Perfect Days (2023)
Director: Wim Wenders
Screenwriters: Wim Wenders, Takuma Takasaki
Starring: Koji Yakuso, Aoi Yamada, Arisa Nakano, Min Tanaka
Oscar-nominated for Best International Feature, Perfect Days is a gently meditative film about a man who cleans toilets for a living in Tokyo. With skilful direction and a memorable soundtrack, Wim Wenders creates a moving character study and philosophical celebration of the everyman.
The film’s sweet middle-aged protagonist, Hirayama (played by Koji Yakuso, who deservedly won Best Actor at Cannes) finds joy in the small things of his quiet existence. Life as a toilet cleaner is a mundane and (in some people’s eyes) depressing job, yet Hirayama takes comfort in his repetitive routine. He wakes at dawn, carefully spritzes his house plants, and drives to work. He lovingly photographs trees on his lunch break, reads in the evening before going to sleep, and then does it all over again. Hirayama appears content with his peaceful existence, and literally greets each day with a smile.
This mindful and contented attitude to life even extends to the way in which he cleans the public toilets – with a dedicated, even loving approach. It is worth pointing out that these are not your average public toilets – the cubicles themselves are things of architectural beauty.
The arrival of Hirayama’s teenage niece interrupts his reliably solitary routine and offers them both a different perspective and new way of life. A brief reunion with his sister who later comes to collect her hints at (in few words) a painful family past, but it is not delved into.
Perfect Days is one of those meditative films where on the surface not a lot happens, yet the emotions it evokes are powerfully moving and stay with you long after the film. It is an inspiring moral lesson on appreciating the beauty of life and the present moment. There is a lovely line where Hirayama shares a snippet of this philosophical wisdom with his niece: “next time is next time. Now is now.” The minimalistic storyline brings to mind films such as Chloé Zhao’s Nomadland and Celine Song’s Past Lives, with their reliance on poetic visual language over dialogue. Zhao’s Oscar-winning film depicts a similar character study of the everyman/woman, and a contemplative appreciation for the small things in life.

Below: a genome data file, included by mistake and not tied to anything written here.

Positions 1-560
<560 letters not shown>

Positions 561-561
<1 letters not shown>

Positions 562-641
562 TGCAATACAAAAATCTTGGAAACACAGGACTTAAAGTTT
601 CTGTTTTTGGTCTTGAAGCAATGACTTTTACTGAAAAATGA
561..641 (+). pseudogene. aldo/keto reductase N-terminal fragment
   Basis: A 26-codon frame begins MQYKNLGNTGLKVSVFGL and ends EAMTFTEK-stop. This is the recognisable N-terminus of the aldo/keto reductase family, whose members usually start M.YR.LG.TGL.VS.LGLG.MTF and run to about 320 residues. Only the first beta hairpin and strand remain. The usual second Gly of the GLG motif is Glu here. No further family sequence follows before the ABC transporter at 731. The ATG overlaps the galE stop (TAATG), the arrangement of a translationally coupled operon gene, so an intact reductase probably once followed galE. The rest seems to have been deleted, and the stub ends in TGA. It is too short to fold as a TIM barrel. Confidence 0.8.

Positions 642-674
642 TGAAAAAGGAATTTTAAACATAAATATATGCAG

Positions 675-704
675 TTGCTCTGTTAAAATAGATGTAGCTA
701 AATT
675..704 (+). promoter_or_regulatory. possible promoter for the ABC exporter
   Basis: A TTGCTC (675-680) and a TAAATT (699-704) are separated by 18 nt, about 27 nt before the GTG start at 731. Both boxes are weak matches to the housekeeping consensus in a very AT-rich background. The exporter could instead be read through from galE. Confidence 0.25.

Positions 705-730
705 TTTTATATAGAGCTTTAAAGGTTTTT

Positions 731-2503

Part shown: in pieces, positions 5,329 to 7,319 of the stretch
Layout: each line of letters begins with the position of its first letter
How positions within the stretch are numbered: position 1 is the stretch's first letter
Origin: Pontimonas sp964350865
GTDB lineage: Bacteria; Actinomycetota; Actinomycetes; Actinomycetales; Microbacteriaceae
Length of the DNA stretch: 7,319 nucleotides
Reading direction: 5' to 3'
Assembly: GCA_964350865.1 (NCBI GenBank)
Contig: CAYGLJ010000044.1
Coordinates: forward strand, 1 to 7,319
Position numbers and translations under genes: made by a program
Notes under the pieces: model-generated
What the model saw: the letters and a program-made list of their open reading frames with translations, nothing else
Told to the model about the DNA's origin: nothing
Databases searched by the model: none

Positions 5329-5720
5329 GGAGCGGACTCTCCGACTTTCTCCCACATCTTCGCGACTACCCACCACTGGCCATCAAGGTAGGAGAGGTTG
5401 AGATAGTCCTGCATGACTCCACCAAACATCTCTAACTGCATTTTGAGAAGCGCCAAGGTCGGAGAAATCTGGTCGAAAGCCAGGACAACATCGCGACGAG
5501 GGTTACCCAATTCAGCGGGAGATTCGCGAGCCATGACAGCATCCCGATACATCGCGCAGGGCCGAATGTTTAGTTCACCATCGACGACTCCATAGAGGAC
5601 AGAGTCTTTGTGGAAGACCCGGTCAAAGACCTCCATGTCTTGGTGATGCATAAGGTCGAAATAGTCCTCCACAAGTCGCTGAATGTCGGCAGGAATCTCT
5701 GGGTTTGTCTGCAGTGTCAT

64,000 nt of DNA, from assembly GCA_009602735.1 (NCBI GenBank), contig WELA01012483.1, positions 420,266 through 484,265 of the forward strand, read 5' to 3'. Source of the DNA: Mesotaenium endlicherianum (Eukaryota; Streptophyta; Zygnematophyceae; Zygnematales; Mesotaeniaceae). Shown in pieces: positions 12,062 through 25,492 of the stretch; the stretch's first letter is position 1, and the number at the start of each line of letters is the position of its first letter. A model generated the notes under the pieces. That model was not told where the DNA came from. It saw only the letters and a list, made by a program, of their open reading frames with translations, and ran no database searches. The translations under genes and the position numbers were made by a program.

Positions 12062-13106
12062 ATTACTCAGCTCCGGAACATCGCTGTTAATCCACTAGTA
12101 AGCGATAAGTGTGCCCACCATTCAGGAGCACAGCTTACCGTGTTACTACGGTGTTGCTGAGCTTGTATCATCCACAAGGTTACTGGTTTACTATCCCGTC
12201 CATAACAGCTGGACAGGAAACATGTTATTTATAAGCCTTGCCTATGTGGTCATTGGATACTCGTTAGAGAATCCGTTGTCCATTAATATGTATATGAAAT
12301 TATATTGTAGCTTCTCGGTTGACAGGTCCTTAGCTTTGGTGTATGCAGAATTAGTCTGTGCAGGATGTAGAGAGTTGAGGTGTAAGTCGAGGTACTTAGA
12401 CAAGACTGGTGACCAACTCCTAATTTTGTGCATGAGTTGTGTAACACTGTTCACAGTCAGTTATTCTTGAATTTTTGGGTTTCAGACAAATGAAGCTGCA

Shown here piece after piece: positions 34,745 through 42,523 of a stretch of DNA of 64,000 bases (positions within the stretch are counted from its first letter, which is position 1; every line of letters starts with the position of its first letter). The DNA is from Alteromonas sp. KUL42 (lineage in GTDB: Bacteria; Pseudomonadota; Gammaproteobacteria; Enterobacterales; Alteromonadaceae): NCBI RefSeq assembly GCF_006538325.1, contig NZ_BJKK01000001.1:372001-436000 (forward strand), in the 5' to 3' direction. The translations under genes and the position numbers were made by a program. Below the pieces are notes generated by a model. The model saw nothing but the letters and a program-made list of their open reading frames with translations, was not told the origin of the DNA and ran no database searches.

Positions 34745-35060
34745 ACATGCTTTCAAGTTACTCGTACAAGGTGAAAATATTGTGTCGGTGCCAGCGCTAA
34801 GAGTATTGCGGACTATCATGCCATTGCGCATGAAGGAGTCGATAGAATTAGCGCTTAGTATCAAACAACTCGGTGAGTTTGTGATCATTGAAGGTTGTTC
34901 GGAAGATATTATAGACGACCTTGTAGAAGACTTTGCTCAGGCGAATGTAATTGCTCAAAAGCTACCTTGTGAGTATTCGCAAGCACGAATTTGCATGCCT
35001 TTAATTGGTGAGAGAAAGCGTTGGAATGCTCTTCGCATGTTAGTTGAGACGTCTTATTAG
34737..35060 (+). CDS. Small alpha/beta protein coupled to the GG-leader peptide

A film with so little narrative requires expert direction, and Wim Wenders skilfully captures one man’s world through memorably artistic shots. The director’s attention to detail reflects Hirayama’s appreciative approach to life, transporting us into the protagonist’s mind by savouring images and lingering over objects that the average person might disregard or overlook. The way the light touches the top of the trees, or the colour of the sky at dawn. This connection with nature even infiltrates his dreams, which are shot in black and white and ethereally mirror images from the day.
The film’s great soundtrack is largely comprised of the 70s rock cassette tapes that Hirayama plays in the car, including The Rolling Stones and Lou Reed (whose song gives the film its title). One of the most powerful moments in the film is when Hirayama drives home to Nina Simone’s “Feeling Good”. The camera remains unflinchingly on Hirayama’s face, which fluctuates between joy and painful sadness – a sentiment he conveys powerfully throughout the film in which he hardly speaks.
In a world where the repetitious nature of life can feel like Groundhog Day, Perfect Days reminds us that there is something new and quietly beautiful to be found in each moment. Overall, the film’s message is one of gratitude for the life we have, and that is arguably one of the greatest messages that cinema can spread.
Written by Gala Woolley
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